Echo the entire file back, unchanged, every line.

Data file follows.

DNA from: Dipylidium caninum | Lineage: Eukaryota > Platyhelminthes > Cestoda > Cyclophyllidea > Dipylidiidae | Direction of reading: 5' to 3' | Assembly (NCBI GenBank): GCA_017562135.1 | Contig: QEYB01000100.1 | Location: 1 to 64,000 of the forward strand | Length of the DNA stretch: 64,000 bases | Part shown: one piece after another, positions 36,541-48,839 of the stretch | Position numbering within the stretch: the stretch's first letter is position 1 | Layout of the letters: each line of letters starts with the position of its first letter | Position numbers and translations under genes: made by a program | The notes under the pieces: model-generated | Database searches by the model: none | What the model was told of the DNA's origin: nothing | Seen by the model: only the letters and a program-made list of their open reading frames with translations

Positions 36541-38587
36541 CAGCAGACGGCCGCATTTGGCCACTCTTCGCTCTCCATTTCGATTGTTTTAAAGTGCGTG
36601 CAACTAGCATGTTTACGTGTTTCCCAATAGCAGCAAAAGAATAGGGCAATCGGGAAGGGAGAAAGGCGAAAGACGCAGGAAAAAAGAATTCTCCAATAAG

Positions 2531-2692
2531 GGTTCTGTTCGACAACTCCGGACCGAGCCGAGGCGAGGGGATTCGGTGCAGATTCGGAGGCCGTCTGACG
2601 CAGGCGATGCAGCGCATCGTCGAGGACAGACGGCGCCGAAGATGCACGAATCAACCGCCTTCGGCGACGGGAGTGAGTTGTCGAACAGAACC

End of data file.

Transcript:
DNA from: Dipylidium caninum | Lineage: Eukaryota > Platyhelminthes > Cestoda > Cyclophyllidea > Dipylidiidae | Direction of reading: 5' to 3' | Assembly (NCBI GenBank): GCA_017562135.1 | Contig: QEYB01000100.1 | Location: 1 to 64,000 of the forward strand | Length of the DNA stretch: 64,000 bases | Part shown: one piece after another, positions 36,541-48,839 of the stretch | Position numbering within the stretch: the stretch's first letter is position 1 | Layout of the letters: each line of letters starts with the position of its first letter | Position numbers and translations under genes: made by a program | The notes under the pieces: model-generated | Database searches by the model: none | What the model was told of the DNA's origin: nothing | Seen by the model: only the letters and a program-made list of their open reading frames with translations

Positions 36541-38587
36541 CAGCAGACGGCCGCATTTGGCCACTCTTCGCTCTCCATTTCGATTGTTTTAAAGTGCGTG
36601 CAACTAGCATGTTTACGTGTTTCCCAATAGCAGCAAAAGAATAGGGCAATCGGGAAGGGAGAAAGGCGAAAGACGCAGGAAAAAAGAATTCTCCAATAAG

Positions 2531-2692
2531 GGTTCTGTTCGACAACTCCGGACCGAGCCGAGGCGAGGGGATTCGGTGCAGATTCGGAGGCCGTCTGACG
2601 CAGGCGATGCAGCGCATCGTCGAGGACAGACGGCGCCGAAGATGCACGAATCAACCGCCTTCGGCGACGGGAGTGAGTTGTCGAACAGAACC